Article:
How are Clay Pebbles Made?
The process of making these pebbles isn’t too intricate. Most manufacturers mass-produce these products, although some growers can make their own using less heat. Manufacturers first start with all-natural clay. In high-quality products, this clay doesn’t have any additives or fillers. Workers then form the clay into small balls. They heat them in a kiln at extremely high temperatures – usually 1100 to over 2000 degrees Fahrenheit.
In the process of heating, the balls “pop” much like popcorn does. The process gives the balls a larger circumference, and they develop pores as they pop. In a quality batch of pebbles, just about all of them will be round, but a few may have slightly irregular shapes.
What Makes Them a Good Growth Medium?
Clay pebbles are a very popular growth medium, and there are a lot of things that make them a good choice for a hydroponic garden. One of their best features is their porousness. They can act as water reservoirs for the plant. Since they are so close to the roots, it becomes easy for the plant to draw water and nutrient solution any time it’s needed.
The pores also mean that this medium is great for draining excess water. As you already know, hydroponically-grown plants that get plenty of water and not enough oxygen can drown in the water. As the porous pebbles absorb extra water, they stop that water from overwhelming the plant. Plus, their roundness means that there is space between each one. That space makes the medium much easier to drain.
To get an idea of why that space is important, imagining over-watering a plant in a pot with soil. If the soil is closely packed and becomes saturated, the plant may die. The water has nowhere to go. Clay pebbles can’t be packed like soil or sand, so the drainage process is fast and reduces the risk of over-watering.
Another reason why this is a good growth medium is the fact that they are pH-neutral. If you’re new to growing, you might wonder why this matters. An unbalanced pH in your growing medium can damage or even kill your plants. A pH that is too low will negatively impact root development because the plants become calcium deficient. A pH that is too high will result in stunted growth, although the exact effects are different depending on the type of plants you’re growing.
Some advertisers describe this product as being “EC stable.” EC stable means that they will not interfere with the electrical conductivity of your growing operation. Nutrient solutions almost always have a degree of electrical conductivity, and advanced growers can spend a considerable amount of time building up a plant’s internal electrical conductivity so it receives the optimal level of water and nutrients. We won’t get into electrical conductivity in too much detail, but the takeaway is that an EC-stable medium won’t interfere with this process.
Clay pebbles also are both cost-effective and environmentally friendly. A large bag of this medium may be somewhat expensive, but clay pebbles can be reused several times before they wear out and should be replaced. You do need to make sure they are thoroughly cleaned between uses – otherwise, bugs, pathogens, and even mold can be carried over to your next crop. To clean them thoroughly, start with a rinse with fresh water. After that, make up a solution of about 5% chlorine bleach. Let them soak in this solution for 24 hours – that should be enough to kill any pathogens.
After 24 hours, rinse them again thoroughly. Before using them again, it’s a good idea to buffer them with pH-corrected water to make sure they have returned to a neutral pH.
Lastly, clay has the advantage of being very pest-resistant. This is because most pests prefer to live in organic matter (like soil, coco coir, and pine shavings). It’s still wise to watch for pests and clean your pebbles after each use, but you should not encounter pests burrowing into your pebbles anytime soon.
What Are Some Potential Disadvantages?
Most growers seem to really like clay pebbles. But as with any growth medium, they do have some disadvantages. One of the most complained-about disadvantages is the dust that comes with them when they first arrive. The dust occurs during the shipping process – their rough surfaces rub against one another, and dust starts to accumulate.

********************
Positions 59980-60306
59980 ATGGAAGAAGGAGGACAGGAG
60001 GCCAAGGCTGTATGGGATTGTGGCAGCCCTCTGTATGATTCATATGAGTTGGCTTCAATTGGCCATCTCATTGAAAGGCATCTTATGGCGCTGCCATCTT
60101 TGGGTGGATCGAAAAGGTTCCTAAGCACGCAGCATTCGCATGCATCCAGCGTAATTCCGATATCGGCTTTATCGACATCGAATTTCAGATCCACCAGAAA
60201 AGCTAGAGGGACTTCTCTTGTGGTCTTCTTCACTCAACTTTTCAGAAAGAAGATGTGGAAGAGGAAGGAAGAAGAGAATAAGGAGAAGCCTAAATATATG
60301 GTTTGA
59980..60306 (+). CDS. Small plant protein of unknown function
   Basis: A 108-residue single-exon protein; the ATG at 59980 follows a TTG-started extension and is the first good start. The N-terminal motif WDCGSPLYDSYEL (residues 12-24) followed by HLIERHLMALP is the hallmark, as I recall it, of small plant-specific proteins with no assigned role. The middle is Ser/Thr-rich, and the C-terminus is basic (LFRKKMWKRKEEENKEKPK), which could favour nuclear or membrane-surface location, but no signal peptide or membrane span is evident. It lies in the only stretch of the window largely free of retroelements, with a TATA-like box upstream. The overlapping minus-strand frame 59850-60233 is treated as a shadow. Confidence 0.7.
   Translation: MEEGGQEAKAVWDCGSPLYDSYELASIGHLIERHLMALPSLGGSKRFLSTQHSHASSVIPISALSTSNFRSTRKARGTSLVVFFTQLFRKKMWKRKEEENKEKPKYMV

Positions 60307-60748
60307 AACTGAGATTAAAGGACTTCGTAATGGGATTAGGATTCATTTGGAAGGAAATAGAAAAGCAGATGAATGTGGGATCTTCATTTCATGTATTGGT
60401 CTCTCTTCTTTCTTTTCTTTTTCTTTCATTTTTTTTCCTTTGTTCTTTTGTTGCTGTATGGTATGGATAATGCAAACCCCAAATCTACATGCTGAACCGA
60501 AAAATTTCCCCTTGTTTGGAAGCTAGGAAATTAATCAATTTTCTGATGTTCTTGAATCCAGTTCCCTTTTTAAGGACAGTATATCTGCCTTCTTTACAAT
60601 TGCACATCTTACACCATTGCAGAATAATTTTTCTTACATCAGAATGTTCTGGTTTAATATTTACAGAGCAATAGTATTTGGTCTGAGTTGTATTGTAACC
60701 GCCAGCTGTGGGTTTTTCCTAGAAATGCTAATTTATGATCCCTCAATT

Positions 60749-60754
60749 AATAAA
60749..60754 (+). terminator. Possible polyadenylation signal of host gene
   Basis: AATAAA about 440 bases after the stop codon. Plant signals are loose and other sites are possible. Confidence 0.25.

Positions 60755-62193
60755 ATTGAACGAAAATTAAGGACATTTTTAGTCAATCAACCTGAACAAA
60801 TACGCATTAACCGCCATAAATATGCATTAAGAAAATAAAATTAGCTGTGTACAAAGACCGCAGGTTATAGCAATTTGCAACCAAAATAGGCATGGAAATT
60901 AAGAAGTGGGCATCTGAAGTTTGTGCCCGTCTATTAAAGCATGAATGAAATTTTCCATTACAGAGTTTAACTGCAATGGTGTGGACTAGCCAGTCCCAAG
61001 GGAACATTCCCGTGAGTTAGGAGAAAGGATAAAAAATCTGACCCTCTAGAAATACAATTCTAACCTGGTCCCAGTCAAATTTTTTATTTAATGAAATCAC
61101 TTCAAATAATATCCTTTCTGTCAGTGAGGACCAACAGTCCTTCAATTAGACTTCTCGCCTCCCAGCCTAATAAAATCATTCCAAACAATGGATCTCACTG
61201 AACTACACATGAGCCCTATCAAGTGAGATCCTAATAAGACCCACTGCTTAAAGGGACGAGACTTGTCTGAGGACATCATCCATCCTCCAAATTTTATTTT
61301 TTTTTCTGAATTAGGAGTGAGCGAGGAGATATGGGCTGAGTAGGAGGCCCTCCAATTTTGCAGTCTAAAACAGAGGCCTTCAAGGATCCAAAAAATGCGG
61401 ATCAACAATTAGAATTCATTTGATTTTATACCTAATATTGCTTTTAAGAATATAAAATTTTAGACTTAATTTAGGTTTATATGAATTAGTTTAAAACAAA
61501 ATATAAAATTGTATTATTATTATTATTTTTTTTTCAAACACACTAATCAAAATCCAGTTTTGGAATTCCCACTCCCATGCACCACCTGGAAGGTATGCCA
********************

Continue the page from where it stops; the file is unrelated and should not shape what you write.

This dust can be a nuisance, but it also poses a danger to your hydroponic system if you don’t rinse it out of the pebbles before use. When clay dust becomes wet, it can start to clog parts of your hydroponic system, which is something you should avoid if at all possible.
Another possible downside of this medium is the fact that it does drain quickly. For certain types of plants, this is a very good thing. If you raise plants that need a large amount of water, clay may drain too quickly and cause them to dry out. And if you aren’t familiar with the needs of any plant you want to grow, make sure you investigate them before committing to any growth medium.
If you intend to move your hydroponic setup (or parts of it) at any time, it might be helpful to know that clay pebbles can become very heavy when soaked in water. This is a little surprising for some first-time users – since the pebbles are porous, they feel very lightweight when they arrive. But as they fill with water, they can be very heavy.
If you’re environmentally conscious, you may hesitate to use clay pellets. This is because manufacturers obtain clay through strip mining. Strip mining is a process that damages the environment considerably – bulldozers remove the top layer of earth in order to dig up the clay beneath it.
What Size Should You Get?
As you search for clay pebbles for your hydroponic setup, you may be wondering which size is ideal. Companies offer pebbles from 4mm in diameter to over 16mm, and some are even smaller or larger. What size you choose will depend on what types of plants you’re growing. Larger pellets are ideal for plants that need less water – larger pebbles have more space between them and water drains faster. Smaller pebbles pack in closer and drain more slowly. To use pebbles to start seeds but need more water retention, you can crush the pebbles to make smaller pieces. The pieces will still be porous, but they will pack closely together and retain moisture more easily.
To grow a successful hydroponic garden, you’ll need to master many different variables – the design of the system itself, your components, and your growth medium. Especially if you’re new to hydroponics, we think clay pebbles are an excellent choice. They can work with almost any variety of plant, they strike a great balance between aeration and hydration, and they’re reusable. Just make sure you take your time and do your research, and you’ll be on your way to a healthy garden.